In the ever more environmentally aware world that we find ourselves in, embracing new and more efficient technologies should always be a priority. Although there is usually a difficult adoption period with any new technologies due to price, availability, trust, support or many other factors; once their mass-market presence has been established, ignoring them serves no real purpose. LED’s are a strong example of one such technology; now readily available at reasonable prices from numerous retailers, the benefits of using them outweigh any possible reasoning to remain using older types of the bulb as, in all but highly specialised situations, LED lights are superior.
What is the functional difference between LED’s and older bulbs?
Older light bulbs tended to work by passing a current through a tungsten wire filament that was too thin to handle it. This would make the filament glow brightly and under normal conditions, it would burn out very fast; as such light bulbs encase this filament inside a bubble of argon gas. This prevents the oxygen in the air from reaching the filament and allowing it to burn out. LED’s operate on a completely separate principle, as they utilise a process known as electroluminescence. As a Light Emitting Diode, LED’s only allow current to flow one way through them, and when they do there is a movement of electrons inside the device. This causes light to be emitted as a by-product of the process of recombination that takes place as the electrons move.
Given that the two different technologies are vastly different in their operating principles, their functional requirements are just as varied. This means that, whilst both require electricity to function, incandescent light bulbs are literally burning considerably more current to function. The difference is sizable as LED’s can be up to 80% more efficient than incandescent light bulbs, which is a pretty significant saving.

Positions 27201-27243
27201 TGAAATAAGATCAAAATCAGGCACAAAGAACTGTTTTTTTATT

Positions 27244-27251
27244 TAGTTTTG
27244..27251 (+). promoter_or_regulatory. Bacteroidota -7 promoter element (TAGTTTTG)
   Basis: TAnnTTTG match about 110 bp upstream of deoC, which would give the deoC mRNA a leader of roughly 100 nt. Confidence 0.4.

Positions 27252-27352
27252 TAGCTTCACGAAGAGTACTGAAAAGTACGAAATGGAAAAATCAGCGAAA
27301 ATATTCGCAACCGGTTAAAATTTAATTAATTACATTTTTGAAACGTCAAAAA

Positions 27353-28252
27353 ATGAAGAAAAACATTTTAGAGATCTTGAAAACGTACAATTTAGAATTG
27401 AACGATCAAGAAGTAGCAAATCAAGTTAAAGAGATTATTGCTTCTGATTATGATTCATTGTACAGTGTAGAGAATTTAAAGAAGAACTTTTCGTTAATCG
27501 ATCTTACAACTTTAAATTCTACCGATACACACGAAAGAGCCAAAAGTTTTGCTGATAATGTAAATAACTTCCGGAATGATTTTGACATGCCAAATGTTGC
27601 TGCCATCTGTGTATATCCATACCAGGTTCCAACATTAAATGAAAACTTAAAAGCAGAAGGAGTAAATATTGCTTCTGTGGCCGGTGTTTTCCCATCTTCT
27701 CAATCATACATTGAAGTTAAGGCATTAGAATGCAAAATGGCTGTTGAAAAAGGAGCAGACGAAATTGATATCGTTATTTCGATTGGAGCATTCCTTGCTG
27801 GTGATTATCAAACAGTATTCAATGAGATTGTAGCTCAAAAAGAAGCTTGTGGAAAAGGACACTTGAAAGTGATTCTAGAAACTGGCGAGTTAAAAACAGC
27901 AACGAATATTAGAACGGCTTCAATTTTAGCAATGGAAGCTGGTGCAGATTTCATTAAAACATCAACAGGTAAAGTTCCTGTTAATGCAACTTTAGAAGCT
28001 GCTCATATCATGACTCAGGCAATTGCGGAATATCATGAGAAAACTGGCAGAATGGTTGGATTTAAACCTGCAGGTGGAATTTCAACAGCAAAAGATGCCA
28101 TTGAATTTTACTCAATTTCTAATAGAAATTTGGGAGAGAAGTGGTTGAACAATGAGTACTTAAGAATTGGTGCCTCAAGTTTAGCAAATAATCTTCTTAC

Due to the fairly aggressive and volatile nature of the process used to generate light in an incandescent light bulb, it should be no surprise that their life span is fairly limited. On average, incandescent bulbs will last between 1000 – 2000 hours of usage, whereas modern LED equivalents can last up to 50,000 hours. To give this some context, and depending on usage, this can mean the difference between a lifespan of roughly 2 – 5 years and 15 – 20 years respectively. Clearly a huge difference.
Not only does the efficiency result in using less power, the lower need for replacement bulbs also means that less waste is being produced. Both of these factors are key environmental concerns, but there is also another environmental benefit to using LED’s. The disposal of incandescent and halogen light bulbs is far more wasteful as they cannot be recycled by any practical means and as such often end up in landfills. LED’s are made from plastics and other materials that can be readily recycled, making them a far cleaner and more environmentally friendly option. So not only do LED lights save you money, they last longer and provide numerous environmental benefits as well, making it quite tricky to find a reason not to upgrade.